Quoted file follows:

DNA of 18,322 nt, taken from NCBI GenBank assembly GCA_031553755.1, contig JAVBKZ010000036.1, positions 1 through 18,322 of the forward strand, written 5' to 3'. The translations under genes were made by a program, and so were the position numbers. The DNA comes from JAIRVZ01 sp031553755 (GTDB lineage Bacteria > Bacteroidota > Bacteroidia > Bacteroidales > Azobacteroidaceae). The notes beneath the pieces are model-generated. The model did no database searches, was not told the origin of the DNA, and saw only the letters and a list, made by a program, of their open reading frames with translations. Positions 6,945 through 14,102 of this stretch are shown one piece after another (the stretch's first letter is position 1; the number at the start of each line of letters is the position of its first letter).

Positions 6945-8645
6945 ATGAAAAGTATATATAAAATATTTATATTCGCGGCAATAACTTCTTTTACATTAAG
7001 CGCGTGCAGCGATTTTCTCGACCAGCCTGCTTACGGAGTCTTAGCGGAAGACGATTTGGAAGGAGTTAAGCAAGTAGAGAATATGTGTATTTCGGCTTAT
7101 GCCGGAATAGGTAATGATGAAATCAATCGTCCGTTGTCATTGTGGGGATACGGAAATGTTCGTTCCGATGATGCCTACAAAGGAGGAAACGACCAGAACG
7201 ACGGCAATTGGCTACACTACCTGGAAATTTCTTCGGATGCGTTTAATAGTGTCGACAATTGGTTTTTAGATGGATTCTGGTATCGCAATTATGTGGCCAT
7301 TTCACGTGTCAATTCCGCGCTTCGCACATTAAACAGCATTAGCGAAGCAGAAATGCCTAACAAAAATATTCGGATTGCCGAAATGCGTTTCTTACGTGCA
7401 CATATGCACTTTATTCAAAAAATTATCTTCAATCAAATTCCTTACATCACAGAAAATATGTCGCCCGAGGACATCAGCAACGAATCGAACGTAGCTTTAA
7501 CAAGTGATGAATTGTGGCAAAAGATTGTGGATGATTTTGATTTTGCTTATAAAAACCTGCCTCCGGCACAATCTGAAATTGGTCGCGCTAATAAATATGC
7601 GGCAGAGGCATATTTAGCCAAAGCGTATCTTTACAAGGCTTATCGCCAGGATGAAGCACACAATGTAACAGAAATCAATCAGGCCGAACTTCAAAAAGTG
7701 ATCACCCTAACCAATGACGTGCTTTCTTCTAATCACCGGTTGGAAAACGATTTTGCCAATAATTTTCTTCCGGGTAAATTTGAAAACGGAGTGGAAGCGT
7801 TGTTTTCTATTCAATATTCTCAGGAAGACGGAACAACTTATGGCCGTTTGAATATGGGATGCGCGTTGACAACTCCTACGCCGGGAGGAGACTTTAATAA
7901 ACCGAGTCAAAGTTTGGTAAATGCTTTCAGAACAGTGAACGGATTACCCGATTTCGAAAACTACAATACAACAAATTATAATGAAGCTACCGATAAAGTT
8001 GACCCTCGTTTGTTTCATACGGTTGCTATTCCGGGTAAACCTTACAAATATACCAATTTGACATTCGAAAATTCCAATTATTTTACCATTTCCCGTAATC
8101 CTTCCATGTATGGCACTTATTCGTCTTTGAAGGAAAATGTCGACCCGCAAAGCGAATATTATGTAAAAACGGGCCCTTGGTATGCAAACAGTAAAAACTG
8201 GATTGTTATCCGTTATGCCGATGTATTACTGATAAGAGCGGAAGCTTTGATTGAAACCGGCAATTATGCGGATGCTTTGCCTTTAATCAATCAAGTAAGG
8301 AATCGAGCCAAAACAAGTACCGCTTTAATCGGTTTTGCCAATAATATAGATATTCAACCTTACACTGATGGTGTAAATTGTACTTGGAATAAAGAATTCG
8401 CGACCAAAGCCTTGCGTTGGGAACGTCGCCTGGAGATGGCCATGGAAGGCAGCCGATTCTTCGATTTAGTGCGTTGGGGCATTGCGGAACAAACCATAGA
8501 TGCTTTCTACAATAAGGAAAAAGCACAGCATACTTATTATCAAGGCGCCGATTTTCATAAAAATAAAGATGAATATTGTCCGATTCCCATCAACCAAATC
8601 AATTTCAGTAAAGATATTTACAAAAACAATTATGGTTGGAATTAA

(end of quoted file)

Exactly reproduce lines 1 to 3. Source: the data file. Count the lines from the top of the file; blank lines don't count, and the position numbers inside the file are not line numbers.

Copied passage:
DNA of 18,322 nt, taken from NCBI GenBank assembly GCA_031553755.1, contig JAVBKZ010000036.1, positions 1 through 18,322 of the forward strand, written 5' to 3'. The translations under genes were made by a program, and so were the position numbers. The DNA comes from JAIRVZ01 sp031553755 (GTDB lineage Bacteria > Bacteroidota > Bacteroidia > Bacteroidales > Azobacteroidaceae). The notes beneath the pieces are model-generated. The model did no database searches, was not told the origin of the DNA, and saw only the letters and a list, made by a program, of their open reading frames with translations. Positions 6,945 through 14,102 of this stretch are shown one piece after another (the stretch's first letter is position 1; the number at the start of each line of letters is the position of its first letter).

Positions 6945-8645
6945 ATGAAAAGTATATATAAAATATTTATATTCGCGGCAATAACTTCTTTTACATTAAG